Noel Annan, (London: Oxford University Press, 1959), 16.

It is necessary to observe that by Democracy M. de Tocqueville does not in general mean any particular form of government. He can conceive a Democracy under an absolute monarch. Nay, he entertains no small dread lest in some countries it should actually appear in that form. By Democracy, M. de Tocqueville understands equality of conditions; the absence of all aristocracy, whether constituted by political privileges, or by superiority in individual importance and social power. It is towards Democracy in this sense, towards equality between man and man, that he conceives society to be irresistibly tending. Democracy in the other, and more common sense, it may or may not be travelling. Equality of conditions tends naturally to produce a popular government, but not necessarily. Equality may be equal freedom, or equal servitude. America is the type of the first; France, he thinks, is in danger of falling into the second. The latter country is in the condition which, of all that civilized societies are liable to, he regards with the greatest alarm—a democratic state of society without democratic institutions. For, in democratic institutions, M. de Tocqueville sees not an aggravation, but a corrective, of the most serious evils incident to a democratic state of society. No one is more opposed than he is to that species of democratic radicalism, which would admit at once to the highest of political franchises, untaught masses who have not yet been experimentally proved fit even for the lowest. But the ever-increasing intervention of the people, and of all classes of the people, in their own affairs, he regards as a cardinal maxim in the modern art of government: and he believes that the nations of civilized Europe, though not all equally advanced, are all advancing, towards a condition in which there will be no distinctions of political rights, no great or very permanent distinctions of hereditary wealth; when, as there will remain no classes nor individuals capable of making head against the government, unless all are, and are fit to be, alike citizens, all will ere long be equally slaves.

36 (except professional ones) ever

Warren ST, Nelson DL (1994): Advances in molecular analysis of fragile X syndrome.

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Mr. Lewis has very properly, in our opinion, spared himself the ostentatious candour of mentioning the authors to whom he was indebted, they being mostly writers of established reputation. Such studious honesty in disclaiming any private right to truths which are the common property of mankind, generally implies either that the author cares, and expects the reader to care, more about the ownership of an idea than about its value, or else that he designs to pass himself off as the first promulgator of every thought which he does not expressly assign to the true discover. This is one of the thousand forms of that commonest of egotisms, egotism under a shew of modesty. The only obligations which Mr. Lewis with a just discrimination stops to acknowledge, are to a philosopher who is not yet so well known as he deserves to be, Mr. Austin, Professor of Jurisprudence in the University of London.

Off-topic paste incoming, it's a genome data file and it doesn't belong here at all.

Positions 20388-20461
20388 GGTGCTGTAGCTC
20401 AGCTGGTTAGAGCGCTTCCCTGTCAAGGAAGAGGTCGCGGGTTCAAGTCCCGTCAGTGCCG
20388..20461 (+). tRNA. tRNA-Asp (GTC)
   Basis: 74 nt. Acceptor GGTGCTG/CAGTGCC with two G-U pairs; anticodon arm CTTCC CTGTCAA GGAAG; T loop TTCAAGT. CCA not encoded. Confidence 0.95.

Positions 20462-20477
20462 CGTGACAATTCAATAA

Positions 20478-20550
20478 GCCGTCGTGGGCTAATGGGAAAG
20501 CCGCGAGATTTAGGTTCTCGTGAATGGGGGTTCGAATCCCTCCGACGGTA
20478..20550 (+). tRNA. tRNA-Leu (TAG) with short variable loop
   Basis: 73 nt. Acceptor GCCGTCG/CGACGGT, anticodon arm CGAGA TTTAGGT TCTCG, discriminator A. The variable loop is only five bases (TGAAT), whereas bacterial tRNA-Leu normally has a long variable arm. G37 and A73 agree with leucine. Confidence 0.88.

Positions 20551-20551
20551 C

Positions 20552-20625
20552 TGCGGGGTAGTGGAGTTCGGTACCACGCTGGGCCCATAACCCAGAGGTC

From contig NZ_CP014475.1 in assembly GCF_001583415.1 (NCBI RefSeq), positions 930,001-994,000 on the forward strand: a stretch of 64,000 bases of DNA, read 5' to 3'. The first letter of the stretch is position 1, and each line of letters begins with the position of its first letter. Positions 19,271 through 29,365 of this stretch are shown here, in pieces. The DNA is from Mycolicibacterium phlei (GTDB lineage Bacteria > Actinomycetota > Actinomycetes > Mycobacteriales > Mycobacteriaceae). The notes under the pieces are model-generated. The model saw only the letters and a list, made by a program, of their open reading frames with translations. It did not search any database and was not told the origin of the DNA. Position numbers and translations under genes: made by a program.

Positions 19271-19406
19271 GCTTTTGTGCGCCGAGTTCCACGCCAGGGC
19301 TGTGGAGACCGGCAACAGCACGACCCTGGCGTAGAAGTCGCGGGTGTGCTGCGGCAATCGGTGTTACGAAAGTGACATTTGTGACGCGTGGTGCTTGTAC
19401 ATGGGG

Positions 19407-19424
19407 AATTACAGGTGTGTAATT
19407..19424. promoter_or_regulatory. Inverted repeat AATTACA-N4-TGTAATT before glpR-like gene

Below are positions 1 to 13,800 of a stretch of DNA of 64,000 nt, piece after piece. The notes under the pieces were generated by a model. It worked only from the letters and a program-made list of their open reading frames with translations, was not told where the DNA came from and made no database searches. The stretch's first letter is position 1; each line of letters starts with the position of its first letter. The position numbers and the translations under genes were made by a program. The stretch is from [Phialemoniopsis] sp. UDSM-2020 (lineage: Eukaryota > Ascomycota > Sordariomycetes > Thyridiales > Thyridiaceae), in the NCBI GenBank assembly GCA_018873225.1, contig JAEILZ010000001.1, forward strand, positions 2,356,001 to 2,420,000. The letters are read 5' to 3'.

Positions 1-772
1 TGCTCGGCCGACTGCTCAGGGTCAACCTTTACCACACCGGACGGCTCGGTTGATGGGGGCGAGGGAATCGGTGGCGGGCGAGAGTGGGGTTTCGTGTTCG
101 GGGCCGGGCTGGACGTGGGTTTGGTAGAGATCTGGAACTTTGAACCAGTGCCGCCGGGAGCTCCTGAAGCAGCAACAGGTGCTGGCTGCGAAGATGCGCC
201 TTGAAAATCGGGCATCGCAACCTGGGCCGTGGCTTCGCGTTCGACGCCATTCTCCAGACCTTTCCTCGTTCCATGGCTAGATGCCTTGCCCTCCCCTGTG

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While we are on this subject, we must be permitted to express our regret, that a poet who has meditated as profoundly on the theory of his art, as he has laboured assiduously in its practice, should have put forth nothing which can convey any adequate notion to posterity of his merits in this department; and that philosophical speculations on the subject of poetry, with which it would be folly to compare any others existing in our language, have profited only to a few private friends.

Thomas Babington Macaulay, “Mill’s Essay on Government,”  XLIX (March, 1829), 186-7.
ed. F. E. Mineka and D. N. Lindley (Toronto: University of Toronto Press, 1972), XIV, 68 (hereafter cited as  with volume and page numbers).

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In a numerous aristocracy, as well as in a democracy, the sole chance for considerate and wise government lies not in the wisdom of the democracy or of the aristocracy themselves, but in their willingness to place themselves under the guidance of the wisest among them. And it would be difficult for democracy to exhibit less of this willingness than has been shown by the English aristocracy in all periods of their history, or less than is shown by them at this moment.

Iris W. Mueller examines the content of these articles in  (Urbana: University of Illinois Press, 1956), Chapter ii.

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I shall conclude by one general idea, which comprises not only all the particular ideas which have been expressed in the present chapter, but also most of those which it is the object of this book to treat of.

See, for example, the satiric treatment in the essays by the two Mills in the first and second numbers of the  (1824).

Totality and Infinity: An Essay on Exteriority - E

The political world is metamorphosed; new remedies must henceforth be sought for new disorders. To lay down extensive, but distinct and immovable limits to the action of the ruling power; to confer certain rights on private persons, and secure to them the undisputed enjoyment of their rights; to enable individual man to maintain whatever independence, strength, and originality he still possesses: to raise him by the side of society at large, and uphold him in that position:—these appear to me the main objects for the legislator in the age upon which we are now entering.